The measure of the capacity of the system or part thereof.
The computational process carried out by a computer model to analyse the behaviour of a system (sewer network) due to an external influence (rainfall).
A graph showing, for a given point on a stream or conduit, the discharge, stage, velocity, available power or other property of water with respect to time.
Surface that resists the infiltration of water. Usually a measure of roof and road surfaces in simulation modelling.
Outflow from an industrial unit, which varies enormously depending on the processes carried out in the factory.
(a) the unintended ingress of groundwater into a drainage system ( also termed parasitory flow in some countries).
(b) The introduction of rainwater runoff into the ground.
infiltration (to sewer)
The ingress of groundwater into a drain or sewer system through defects in pipes, joints or manholes.
Flow which enters the sewer; this can be generated by rainfall or an industrial discharge or other particular connection.
In hydrology, rainfall preceding the beginning of surface runoff. It includes interception, surface wetting and infiltration.
(1) A connection between the catchment area and a drain or sewer for the admission of surface or stormwater.
(2) A structure at the entrance end of a conduit.
(3) The upstream end of any structure through which water may flow.
A structure that offers access to the drain or sewer for servicing by means of equipment remotely operated from ground level: no personnel access.
The relationship between rainfall intensity (amount per unit of time), rainfall duration (total time over which rainfall occurs) and frequency (return interval) at which the intensity-duration relationship is expected to recur.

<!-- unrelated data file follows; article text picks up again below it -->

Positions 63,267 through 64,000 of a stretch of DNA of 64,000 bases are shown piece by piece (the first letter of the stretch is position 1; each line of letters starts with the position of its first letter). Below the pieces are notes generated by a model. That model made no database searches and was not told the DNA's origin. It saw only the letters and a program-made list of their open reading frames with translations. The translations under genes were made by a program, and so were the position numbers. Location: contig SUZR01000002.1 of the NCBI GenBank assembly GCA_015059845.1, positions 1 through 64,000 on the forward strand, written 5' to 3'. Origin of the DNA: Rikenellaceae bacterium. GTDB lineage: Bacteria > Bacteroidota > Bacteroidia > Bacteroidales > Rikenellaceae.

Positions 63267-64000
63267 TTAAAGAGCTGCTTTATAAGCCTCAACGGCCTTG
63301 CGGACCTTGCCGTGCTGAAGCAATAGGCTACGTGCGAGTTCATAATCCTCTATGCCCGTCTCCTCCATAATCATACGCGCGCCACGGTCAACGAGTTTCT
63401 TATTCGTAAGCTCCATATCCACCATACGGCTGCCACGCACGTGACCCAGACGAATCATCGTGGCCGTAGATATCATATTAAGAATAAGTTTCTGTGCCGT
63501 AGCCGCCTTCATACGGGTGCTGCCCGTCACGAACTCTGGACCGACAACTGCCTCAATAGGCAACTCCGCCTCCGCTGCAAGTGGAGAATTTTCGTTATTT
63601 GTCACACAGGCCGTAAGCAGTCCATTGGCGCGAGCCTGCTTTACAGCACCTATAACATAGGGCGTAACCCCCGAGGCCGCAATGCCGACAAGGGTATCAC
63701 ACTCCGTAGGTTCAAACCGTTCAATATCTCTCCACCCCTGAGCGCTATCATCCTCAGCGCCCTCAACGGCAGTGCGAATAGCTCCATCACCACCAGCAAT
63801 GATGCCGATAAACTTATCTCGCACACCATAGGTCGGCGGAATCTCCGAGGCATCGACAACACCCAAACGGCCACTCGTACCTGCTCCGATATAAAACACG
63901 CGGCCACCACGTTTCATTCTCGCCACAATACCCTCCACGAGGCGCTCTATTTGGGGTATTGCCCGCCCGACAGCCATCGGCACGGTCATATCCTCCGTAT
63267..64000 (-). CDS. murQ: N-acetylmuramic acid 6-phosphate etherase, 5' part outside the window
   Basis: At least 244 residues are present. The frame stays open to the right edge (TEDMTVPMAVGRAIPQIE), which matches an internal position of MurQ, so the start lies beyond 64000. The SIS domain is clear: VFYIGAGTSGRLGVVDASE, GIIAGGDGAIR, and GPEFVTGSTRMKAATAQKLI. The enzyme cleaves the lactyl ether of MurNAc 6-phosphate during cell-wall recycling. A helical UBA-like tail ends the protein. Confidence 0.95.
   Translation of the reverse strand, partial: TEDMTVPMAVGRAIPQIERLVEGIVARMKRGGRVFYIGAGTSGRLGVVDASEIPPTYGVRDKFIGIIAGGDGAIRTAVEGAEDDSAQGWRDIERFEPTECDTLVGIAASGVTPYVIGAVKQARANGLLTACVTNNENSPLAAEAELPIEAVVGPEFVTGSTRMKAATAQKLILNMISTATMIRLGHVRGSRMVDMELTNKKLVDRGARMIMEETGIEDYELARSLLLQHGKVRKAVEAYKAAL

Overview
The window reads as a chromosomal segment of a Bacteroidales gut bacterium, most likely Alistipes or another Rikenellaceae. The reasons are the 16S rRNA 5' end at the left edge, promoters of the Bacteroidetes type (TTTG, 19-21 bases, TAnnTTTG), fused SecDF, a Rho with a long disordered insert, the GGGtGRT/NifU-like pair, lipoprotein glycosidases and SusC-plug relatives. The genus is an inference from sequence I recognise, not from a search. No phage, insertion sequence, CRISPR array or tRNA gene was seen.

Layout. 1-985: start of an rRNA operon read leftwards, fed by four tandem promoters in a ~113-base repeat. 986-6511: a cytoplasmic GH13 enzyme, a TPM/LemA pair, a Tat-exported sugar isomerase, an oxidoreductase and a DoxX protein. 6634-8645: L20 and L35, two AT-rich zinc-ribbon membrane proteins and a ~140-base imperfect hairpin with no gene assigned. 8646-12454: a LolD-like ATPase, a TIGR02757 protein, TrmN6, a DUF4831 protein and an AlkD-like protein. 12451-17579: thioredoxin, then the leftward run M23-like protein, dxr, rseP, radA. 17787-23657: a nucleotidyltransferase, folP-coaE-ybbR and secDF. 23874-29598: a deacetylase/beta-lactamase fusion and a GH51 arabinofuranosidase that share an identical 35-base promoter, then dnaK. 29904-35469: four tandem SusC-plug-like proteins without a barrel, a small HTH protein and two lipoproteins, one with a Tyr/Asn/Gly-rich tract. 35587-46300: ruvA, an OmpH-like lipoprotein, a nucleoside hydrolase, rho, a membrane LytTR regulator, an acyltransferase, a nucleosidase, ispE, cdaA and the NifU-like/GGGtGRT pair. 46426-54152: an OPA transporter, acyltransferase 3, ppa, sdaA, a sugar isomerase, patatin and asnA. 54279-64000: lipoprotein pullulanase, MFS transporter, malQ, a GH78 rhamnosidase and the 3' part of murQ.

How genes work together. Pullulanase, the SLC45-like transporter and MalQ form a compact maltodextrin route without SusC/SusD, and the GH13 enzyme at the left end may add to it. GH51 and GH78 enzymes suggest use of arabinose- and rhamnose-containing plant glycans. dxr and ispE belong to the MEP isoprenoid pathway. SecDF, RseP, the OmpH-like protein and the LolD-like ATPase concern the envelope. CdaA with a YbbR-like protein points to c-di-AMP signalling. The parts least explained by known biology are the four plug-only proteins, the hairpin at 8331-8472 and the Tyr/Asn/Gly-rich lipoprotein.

The process by which rainfall may be prevented from reaching the ground, for example by vegetation.
internal drainage boards
These manage ordinary watercourses in areas know as internal drainage districts.
The floor, bottom or lowest portion of the internal cross-section of a closed conduit.
Catchments zoned based on ergonomic, geographic or demographic use of land, such as residential, industrial, agricultural and/or commercial.
A private drain or sewer that carries drainage flows from a property to a public sewer.
An adaptation by Lloyd-Davies of the Rational Method for storm drainage design.
In the context of major and minor drainage, this refers to the route followed by storm runoff when the minor system is either inoperative or inadequate. It generally refers to roads and major above ground drainage channels.
A structure that provides access for personnel to the drain or sewer for servicing.
An equation developed by Manning to relate flows in conduits to their size, shape, the gradient and the conduit roughness.
The drainage pipes, roadway channels, enclosed conduits an roof connections designed to convey runoff from “normal” storms, to eliminate or minimise inconvenience in the area to be developed. See major system.
An incorrect connection of an inlet or drain to a drain or sewer that is not designed to carry that element of flow (eg foul sewage entering a surface water system or surface water entering a separate foul system).
A series of mathematical equations in a computer developed and used with he aim of replicating the behaviour of a system.
modified rational method
A modification of the Lloyd-Davies method introduced by the Wallignford Procedure whereby the coefficient of runoff was split into two entities (HR Wallingford and Institute of Hydrology, 1981b).
monitoring The procedure of measuring effluent characteristics such as flows or pollutants by means of instruments.
Muskingum-Cunge routeing method
A method of routeing flows in channels and pipes, first applied on the Muskingum river in the USA and subsequently modified by Cunge.